Angela Merkel.jpg
Photograph: EPA/MICHAEL KAPPELER

Martin Schulz, who will challenge German Chancellor Angela Merkel in September national elections, was confirmed leader of the centre-left Social Democrats (SPD) on Sunday by unanimous vote at a party congress in Berlin.

The 61-year-old former European Parliament president became the first leadership candidate to secure 100 per cent of SPD delegates' support since before World War II.

The vote comes amid a buzz of excitement among SPD supporters. Since Schulz was announced as the party's nominee for chancellor, the SPD has climbed to above 30 per cent in opinion polls - after having trailed Merkel's Christian Democrats (CDU) for years at between 20 and 25 per cent.

Schulz told more than 600 party delegates in Berlin that "justice, respect and dignity" will be the cornerstones of the Social Democrat's election campaign manifesto, adding that the SPD governance programme will be presented at a congress in Dortmund at the end of June.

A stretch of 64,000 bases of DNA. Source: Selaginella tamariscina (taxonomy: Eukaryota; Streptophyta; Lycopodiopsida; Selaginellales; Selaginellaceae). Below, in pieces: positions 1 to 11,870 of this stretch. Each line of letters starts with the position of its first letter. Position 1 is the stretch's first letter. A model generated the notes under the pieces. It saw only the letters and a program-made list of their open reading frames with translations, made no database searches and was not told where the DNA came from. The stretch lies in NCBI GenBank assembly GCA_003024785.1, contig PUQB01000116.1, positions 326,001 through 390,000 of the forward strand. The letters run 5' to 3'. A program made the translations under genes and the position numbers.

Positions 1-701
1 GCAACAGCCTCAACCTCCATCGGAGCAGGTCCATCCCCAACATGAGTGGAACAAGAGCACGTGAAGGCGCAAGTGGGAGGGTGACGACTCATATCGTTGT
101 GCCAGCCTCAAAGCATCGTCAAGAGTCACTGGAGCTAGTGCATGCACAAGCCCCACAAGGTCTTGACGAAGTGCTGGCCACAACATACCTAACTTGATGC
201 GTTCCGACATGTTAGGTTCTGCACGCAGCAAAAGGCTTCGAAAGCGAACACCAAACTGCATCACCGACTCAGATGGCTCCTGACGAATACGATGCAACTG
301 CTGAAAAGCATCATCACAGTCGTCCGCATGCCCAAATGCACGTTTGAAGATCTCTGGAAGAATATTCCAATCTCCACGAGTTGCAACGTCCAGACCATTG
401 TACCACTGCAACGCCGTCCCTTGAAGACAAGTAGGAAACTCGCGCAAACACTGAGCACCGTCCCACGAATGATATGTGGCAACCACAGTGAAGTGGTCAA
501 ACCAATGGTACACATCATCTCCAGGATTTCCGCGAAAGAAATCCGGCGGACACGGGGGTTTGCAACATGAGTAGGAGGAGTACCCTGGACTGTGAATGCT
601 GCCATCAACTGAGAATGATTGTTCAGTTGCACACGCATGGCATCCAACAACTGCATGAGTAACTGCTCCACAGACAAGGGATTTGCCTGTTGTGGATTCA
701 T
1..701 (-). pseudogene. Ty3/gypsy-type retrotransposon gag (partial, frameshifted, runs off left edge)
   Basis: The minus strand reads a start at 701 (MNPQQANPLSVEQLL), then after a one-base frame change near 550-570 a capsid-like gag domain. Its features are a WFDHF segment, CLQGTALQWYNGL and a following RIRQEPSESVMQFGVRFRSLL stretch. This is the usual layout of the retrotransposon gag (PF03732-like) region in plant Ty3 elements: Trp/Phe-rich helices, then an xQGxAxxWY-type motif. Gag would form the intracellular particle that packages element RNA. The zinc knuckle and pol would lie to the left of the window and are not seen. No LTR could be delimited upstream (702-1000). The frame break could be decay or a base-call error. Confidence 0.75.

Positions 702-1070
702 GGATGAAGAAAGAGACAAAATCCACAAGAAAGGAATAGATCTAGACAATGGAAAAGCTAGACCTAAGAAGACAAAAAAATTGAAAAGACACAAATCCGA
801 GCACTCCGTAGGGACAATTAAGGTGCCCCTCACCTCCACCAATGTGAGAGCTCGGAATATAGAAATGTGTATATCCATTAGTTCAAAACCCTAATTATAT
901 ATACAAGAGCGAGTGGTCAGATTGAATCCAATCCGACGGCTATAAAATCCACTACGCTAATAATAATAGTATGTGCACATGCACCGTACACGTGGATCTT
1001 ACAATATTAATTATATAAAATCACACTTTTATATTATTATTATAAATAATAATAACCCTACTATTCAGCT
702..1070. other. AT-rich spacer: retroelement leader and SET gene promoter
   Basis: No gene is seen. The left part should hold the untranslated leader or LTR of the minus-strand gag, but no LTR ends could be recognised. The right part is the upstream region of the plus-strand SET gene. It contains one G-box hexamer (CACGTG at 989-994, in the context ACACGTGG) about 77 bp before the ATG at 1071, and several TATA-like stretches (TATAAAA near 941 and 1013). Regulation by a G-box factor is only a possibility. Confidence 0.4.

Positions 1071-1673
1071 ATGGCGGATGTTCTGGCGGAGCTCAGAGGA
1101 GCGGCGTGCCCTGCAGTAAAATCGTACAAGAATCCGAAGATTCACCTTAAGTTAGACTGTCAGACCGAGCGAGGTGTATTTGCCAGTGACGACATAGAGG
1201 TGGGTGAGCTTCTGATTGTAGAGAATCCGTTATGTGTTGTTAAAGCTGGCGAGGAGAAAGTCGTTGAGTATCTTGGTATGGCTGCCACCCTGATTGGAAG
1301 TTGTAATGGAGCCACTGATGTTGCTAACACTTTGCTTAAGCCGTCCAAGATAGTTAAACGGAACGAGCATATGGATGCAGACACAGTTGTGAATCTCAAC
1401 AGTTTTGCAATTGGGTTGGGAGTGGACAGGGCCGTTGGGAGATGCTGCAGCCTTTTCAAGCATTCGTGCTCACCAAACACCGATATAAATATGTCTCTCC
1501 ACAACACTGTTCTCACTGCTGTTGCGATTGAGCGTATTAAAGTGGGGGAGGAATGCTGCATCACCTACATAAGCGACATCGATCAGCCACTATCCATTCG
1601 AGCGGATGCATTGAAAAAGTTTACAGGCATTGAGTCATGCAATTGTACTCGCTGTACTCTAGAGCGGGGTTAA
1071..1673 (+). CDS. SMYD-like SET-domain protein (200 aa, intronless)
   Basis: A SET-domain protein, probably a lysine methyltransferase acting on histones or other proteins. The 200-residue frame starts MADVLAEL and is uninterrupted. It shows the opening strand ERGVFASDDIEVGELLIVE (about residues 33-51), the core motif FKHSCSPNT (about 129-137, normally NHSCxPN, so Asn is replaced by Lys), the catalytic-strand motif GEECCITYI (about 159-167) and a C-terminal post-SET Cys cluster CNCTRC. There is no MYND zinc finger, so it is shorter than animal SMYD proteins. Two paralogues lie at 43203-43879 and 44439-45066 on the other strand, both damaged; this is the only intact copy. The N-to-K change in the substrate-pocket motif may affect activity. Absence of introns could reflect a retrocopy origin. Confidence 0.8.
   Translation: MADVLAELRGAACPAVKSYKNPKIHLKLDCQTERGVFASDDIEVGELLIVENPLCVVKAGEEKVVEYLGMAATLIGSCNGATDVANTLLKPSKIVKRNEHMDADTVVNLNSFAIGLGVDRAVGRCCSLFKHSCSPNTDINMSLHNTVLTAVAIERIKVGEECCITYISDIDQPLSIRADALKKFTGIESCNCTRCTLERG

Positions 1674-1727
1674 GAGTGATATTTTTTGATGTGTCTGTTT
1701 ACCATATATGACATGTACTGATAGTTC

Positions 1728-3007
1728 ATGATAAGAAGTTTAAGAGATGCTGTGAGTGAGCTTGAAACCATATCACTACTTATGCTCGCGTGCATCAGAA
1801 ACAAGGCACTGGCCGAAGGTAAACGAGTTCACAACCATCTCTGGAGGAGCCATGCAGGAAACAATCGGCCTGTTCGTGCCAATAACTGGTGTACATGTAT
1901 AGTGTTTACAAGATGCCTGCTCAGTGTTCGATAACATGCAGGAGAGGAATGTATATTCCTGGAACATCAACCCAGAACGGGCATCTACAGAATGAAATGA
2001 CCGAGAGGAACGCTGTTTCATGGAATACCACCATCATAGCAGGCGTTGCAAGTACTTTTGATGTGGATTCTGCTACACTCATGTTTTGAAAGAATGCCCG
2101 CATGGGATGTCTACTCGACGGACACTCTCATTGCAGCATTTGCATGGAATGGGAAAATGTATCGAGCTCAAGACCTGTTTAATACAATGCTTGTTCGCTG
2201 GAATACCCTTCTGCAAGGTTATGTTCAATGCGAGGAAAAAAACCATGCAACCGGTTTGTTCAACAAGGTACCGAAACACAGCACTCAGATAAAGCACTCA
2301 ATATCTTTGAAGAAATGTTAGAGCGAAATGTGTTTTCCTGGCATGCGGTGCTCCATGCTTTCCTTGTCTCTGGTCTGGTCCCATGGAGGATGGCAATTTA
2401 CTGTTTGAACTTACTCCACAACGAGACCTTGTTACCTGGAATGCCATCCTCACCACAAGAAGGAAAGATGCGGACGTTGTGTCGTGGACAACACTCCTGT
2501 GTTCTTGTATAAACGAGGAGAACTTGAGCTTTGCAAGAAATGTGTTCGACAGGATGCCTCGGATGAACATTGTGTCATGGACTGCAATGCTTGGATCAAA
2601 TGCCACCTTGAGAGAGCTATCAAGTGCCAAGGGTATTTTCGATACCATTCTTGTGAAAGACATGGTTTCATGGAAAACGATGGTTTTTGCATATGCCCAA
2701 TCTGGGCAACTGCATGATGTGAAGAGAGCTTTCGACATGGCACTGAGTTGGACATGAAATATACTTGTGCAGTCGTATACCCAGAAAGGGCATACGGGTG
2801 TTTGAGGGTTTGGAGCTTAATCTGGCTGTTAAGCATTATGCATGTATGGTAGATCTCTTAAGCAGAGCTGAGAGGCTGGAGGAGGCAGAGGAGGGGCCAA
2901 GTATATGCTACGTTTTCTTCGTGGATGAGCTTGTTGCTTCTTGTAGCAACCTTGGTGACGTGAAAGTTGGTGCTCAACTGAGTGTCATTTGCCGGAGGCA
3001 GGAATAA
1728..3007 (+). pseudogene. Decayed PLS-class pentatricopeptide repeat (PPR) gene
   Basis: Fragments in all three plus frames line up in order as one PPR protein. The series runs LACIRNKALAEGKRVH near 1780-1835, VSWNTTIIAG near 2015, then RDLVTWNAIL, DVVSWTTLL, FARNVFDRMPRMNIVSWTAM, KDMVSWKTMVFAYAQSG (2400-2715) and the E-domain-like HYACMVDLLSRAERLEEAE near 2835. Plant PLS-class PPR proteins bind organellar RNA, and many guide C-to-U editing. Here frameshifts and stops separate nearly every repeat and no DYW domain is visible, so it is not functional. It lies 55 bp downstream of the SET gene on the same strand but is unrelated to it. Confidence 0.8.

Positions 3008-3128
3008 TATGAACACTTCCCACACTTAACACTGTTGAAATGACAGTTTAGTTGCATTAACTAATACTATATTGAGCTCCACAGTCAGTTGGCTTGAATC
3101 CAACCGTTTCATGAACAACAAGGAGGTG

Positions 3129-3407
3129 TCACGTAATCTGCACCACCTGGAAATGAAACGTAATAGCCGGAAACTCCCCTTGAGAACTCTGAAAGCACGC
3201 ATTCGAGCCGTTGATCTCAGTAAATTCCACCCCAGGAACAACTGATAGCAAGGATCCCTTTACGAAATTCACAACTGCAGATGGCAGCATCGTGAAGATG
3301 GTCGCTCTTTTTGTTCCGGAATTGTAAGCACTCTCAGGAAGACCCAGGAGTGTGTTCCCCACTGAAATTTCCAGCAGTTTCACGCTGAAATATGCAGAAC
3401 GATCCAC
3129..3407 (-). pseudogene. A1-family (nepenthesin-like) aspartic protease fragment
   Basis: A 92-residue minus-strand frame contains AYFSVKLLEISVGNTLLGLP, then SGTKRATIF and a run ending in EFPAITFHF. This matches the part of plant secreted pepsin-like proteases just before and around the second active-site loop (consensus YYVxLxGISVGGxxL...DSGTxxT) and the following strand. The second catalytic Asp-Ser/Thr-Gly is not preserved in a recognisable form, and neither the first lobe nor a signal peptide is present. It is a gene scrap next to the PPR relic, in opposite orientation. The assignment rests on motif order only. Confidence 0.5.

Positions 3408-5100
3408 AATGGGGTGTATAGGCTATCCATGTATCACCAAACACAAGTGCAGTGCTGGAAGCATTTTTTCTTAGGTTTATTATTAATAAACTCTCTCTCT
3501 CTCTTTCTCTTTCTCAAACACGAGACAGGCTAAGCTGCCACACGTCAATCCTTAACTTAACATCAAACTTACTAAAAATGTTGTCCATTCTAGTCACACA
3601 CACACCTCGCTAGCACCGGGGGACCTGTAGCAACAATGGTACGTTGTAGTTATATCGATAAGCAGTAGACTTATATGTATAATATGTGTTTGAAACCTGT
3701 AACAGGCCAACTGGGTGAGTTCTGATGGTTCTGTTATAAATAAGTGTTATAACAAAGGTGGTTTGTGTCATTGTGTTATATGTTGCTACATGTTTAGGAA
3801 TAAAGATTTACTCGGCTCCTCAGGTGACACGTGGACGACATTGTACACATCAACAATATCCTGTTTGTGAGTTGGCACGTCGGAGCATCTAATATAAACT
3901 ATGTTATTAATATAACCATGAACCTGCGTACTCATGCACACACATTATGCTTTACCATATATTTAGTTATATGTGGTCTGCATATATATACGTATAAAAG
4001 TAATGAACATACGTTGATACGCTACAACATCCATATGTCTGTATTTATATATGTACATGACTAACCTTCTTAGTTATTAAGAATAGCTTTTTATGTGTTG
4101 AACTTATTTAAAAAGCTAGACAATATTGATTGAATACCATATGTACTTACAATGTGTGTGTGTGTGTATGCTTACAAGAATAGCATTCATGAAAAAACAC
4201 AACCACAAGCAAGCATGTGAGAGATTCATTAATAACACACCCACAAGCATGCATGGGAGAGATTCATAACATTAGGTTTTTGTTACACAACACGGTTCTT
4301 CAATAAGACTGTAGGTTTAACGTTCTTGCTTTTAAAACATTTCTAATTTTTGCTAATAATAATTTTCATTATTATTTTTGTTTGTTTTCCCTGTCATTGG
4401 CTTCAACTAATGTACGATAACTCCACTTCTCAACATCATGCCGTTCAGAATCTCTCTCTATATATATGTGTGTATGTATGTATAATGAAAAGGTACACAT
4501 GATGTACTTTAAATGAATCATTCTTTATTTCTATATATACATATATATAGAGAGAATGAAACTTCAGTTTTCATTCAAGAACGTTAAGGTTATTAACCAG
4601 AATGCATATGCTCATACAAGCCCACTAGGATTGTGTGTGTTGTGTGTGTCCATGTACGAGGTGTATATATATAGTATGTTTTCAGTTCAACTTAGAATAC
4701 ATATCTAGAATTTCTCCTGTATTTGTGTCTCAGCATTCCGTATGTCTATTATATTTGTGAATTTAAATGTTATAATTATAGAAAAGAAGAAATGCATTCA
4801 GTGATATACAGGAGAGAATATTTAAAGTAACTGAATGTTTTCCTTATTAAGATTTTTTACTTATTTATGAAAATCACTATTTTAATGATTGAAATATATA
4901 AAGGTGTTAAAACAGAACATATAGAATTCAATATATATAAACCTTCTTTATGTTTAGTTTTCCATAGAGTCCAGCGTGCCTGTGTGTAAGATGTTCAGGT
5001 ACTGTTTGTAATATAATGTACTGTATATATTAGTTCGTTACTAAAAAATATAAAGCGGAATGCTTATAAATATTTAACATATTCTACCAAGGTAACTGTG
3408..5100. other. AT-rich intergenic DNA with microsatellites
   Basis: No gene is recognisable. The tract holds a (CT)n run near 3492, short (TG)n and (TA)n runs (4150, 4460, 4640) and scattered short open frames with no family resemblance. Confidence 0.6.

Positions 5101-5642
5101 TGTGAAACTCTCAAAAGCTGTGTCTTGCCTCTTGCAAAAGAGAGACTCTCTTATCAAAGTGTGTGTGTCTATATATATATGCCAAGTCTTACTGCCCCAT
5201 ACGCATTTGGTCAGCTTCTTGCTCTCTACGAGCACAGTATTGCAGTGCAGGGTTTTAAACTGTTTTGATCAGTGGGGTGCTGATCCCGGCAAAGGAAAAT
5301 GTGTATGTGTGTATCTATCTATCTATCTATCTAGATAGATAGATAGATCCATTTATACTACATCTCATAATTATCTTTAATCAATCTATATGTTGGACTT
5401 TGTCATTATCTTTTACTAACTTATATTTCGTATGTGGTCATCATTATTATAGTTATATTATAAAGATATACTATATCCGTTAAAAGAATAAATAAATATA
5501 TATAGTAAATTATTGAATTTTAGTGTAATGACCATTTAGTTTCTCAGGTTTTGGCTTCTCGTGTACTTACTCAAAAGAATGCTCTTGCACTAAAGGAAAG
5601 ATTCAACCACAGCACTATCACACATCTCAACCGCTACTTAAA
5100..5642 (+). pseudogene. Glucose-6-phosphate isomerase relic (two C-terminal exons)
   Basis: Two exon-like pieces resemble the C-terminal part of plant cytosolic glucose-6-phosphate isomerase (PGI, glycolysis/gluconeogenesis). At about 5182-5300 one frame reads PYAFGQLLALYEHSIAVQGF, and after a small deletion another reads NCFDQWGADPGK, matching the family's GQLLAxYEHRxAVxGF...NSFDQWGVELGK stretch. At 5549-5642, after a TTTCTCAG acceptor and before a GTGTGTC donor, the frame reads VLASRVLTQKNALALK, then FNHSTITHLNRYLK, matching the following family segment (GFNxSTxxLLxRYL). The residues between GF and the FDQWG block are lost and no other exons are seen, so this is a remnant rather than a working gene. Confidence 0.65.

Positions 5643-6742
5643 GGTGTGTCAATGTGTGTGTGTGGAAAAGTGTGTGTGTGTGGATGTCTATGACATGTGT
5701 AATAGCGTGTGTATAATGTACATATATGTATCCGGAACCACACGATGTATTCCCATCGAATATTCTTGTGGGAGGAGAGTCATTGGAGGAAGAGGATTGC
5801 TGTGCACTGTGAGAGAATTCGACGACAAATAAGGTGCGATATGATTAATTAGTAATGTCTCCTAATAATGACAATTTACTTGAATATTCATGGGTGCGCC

Schulz said he had travelled all over Germany since his return to national politics in January, meeting people "to listen and learn, and to draw necessary conclusions as to what our priorities must be for the coming years."

Drawing a lesson from Donald Trump's election campaign last year, Schulz said "the condemnation of entire groups of people must have no place in Germany."

SPD members also celebrated outgoing party chief, German Vice Chancellor Sigmar Gabriel, who used the occasion to speak out against the continuation of a coalition government after September elections.

Merkel's conservative CDU and their CSU sister party from the state of Bavaria currently form a grand coalition in Berlin with the SPD as a junior partner.

Gabriel told more than 600 party delegates in Berlin that he led the SPD into a coalition in 2013 "because the SPD isn't in politics to just have a look around."

"People want a new uprising," Gabriel said. "What they don't want is a continuation of the grand coalition."

Schulz was elected president of the European Parliament in 2012 and served in the role until January of this year, when he replaced Gabriel as SPD leader. His return to national politics in Germany from Brussels has boosted the SPD to a four-year polling record.

Merkel will be running for a fourth term in September.

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